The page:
The grammatical rule of using masculine pronouns and nouns to generalize groups, however, is not going to change at this time. Villanueva believes that there are not enough examples of society moving away from the generic masculine, and that changing this rule would be an unacceptable top-down language manipulation. “Language does not change reality,” Villanueva says. “It’s reality that changes the language. And language is always a bit slower.” Nevertheless, Villanueva says that if people start using Spanish differently (and widely), it will adopt and reflect those changes.

“Social movements, such as #MeToo, inherently involve language and, as such, language change,” says Salvatore Callesano, a linguist at the University of Texas at Austin who studies Latinx communities. “In the same way that such a movement can turn a hashtag into a productive word, speakers might begin, consciously or unconsciously, to consider the impact that gendered language can have.”

Carmen Iglesias, a historian and member of RAE, supports the use of the generic masculine as a matter of efficiency. Iglesias says that it would take extra effort to use two words to describe a mixed-gender group of people. “We couldn’t talk and understand each other across continents if we were to speak like that,” Iglesias argues. At the same time, she admits that the debate is ongoing. She explains that the liveliest arguments inside RAE are usually between writers, who defend a creative use of language, and lexicographers, who tend to focus on rules and support a more corseted use of language. Iglesias believes those debates will evolve with society. “There are not diehard positions,” she says.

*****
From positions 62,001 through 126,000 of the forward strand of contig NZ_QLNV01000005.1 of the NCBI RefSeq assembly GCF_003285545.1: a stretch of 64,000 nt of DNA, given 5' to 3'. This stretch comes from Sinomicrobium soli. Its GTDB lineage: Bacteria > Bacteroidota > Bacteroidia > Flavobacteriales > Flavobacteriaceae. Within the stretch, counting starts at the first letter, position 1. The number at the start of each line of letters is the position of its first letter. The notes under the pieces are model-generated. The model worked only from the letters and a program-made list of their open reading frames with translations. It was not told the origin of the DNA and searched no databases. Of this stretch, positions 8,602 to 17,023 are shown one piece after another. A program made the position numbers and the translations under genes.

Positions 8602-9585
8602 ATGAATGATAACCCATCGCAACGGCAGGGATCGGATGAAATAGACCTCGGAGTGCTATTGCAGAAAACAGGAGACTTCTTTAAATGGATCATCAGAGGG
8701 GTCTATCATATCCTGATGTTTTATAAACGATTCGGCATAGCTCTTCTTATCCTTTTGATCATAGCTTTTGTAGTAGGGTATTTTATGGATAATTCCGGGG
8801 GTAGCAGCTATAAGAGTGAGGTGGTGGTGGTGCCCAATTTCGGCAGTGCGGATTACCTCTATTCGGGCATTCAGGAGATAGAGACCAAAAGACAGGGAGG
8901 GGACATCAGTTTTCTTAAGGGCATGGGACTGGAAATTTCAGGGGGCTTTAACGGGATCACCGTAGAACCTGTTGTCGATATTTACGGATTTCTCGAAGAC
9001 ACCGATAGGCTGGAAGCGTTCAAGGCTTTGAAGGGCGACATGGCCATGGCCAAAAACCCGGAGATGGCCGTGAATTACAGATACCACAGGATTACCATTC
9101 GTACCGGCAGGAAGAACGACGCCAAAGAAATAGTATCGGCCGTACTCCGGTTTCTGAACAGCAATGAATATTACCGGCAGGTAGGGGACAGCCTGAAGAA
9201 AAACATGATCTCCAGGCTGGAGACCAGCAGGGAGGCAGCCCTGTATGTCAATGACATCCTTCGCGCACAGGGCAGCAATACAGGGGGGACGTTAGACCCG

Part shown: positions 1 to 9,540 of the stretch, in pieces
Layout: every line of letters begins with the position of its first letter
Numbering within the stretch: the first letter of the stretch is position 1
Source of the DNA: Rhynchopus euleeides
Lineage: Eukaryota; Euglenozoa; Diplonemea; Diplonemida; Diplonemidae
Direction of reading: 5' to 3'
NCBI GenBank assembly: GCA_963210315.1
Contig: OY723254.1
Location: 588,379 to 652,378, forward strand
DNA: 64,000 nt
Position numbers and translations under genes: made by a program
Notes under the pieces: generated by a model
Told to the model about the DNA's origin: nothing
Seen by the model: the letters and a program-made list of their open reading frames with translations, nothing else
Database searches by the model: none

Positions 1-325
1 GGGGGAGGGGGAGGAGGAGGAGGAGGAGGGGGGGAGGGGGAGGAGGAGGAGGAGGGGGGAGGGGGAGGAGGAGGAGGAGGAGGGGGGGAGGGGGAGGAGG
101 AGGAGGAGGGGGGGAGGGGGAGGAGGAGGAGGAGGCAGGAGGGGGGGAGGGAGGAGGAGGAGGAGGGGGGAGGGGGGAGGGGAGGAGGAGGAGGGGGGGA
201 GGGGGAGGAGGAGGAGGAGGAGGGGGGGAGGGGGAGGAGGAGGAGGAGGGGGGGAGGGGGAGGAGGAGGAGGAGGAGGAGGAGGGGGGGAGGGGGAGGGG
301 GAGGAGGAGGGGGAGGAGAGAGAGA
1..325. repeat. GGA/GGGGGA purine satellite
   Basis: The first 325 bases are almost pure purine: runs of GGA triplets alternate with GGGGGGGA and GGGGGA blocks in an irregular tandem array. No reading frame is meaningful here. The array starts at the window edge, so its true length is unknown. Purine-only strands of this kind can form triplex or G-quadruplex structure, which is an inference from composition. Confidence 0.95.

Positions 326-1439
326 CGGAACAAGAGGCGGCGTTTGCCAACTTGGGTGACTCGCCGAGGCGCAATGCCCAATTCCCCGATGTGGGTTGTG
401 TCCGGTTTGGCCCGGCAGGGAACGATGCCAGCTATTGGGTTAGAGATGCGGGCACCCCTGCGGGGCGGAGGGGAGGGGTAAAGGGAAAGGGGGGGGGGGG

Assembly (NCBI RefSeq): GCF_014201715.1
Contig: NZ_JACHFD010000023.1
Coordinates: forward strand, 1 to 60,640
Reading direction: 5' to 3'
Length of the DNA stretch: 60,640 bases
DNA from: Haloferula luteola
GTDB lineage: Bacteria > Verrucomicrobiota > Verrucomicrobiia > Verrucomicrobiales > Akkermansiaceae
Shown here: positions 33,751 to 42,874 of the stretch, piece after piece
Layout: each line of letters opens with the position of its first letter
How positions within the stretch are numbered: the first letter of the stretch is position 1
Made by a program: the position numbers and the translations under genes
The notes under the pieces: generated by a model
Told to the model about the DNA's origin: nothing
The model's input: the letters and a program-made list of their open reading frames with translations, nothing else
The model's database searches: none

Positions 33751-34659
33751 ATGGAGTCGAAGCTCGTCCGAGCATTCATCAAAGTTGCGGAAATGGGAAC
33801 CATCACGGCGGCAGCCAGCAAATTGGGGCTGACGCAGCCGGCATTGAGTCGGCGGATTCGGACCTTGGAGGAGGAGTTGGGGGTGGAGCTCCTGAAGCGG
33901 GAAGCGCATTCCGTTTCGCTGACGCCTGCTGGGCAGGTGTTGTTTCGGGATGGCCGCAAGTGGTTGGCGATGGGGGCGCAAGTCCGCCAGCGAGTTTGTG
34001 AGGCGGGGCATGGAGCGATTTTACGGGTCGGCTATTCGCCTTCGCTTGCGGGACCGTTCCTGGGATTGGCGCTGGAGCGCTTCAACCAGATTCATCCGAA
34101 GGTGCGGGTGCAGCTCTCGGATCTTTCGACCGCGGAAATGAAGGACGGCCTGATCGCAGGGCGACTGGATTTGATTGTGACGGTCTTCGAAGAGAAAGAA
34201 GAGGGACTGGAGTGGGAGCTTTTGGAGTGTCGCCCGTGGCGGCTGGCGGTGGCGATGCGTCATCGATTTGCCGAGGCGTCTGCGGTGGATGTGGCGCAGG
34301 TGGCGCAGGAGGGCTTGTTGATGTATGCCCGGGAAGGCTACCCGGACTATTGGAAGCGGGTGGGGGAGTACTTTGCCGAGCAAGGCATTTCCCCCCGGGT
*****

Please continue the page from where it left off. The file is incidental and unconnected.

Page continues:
Some activists have asserted that RAE is not the neutral actor it pretends to be. A group called Golondrinas a la RAE, founded by María Martín, who teaches institutions and companies about equality, and Carlos de la Fé, a writer, have long pushed the institution to use more gender-inclusive language. “The arguments of the Academia are dated,” says De la Fé about the default generic masculine. “What you don’t name doesn’t exist.” He also alleges that RAE’s methods to amend the dictionary and its criteria for choosing its members are not transparent. (Just eight out of 46 members of RAE’s governing body are women. According to some of its critics, that implies bias.)

Martín and De la Fé have seen some movement, though. They advocated for the definition change of femenino, or female, one of the entries for which used to be “weak,” and huérfano, or orphan, which used to be “someone whose parents are dead, especially the father.” But there are still hundreds of dated clichés about men and women in the dictionary. One of the definitions of casquivano, or feckless, is “a person, especially a woman, who is not serious about sexual relationships.” And the Spanish word for “femininity” is defined as “an abnormal state of the man.” Martín and De la Fé are demanding that the marker “sexist” be attached to these definitions in future editions.

Additionally, some political parties and civil-society groups have made language a part of their agenda. Podemos, a male-led, left-wing party and one of the largest in Parliament, changed the name of its coalition for the next election to Unidas Podemos, or “Together We Can,” using the plural feminine. And several LGBTQ groups within and outside of Spain have been active in advocating for new gender-neutral words with plurals ending in ‘x,’ like Latinxs instead of Latinos.

As of now, consejo de ministros is the phrasing that persists on the website and official documents of the Spanish government, exactly as King Fernando VII named the group in 1823, and as is inscribed in the Spanish Constitution. An official change would require constitutional reform. So Calvo, the deputy prime minister, has requested that RAE produce a recommendation that would help change the Constitution to avoid the generic masculine, since she believes it would be beneficial to have institutional validation from the group. And though Calvo alleges that RAE has been reluctant to honor her ask, she is undeterred, telling the Spanish radio network Cadena SER, “If they don’t give me advice, obviously I will go ahead.”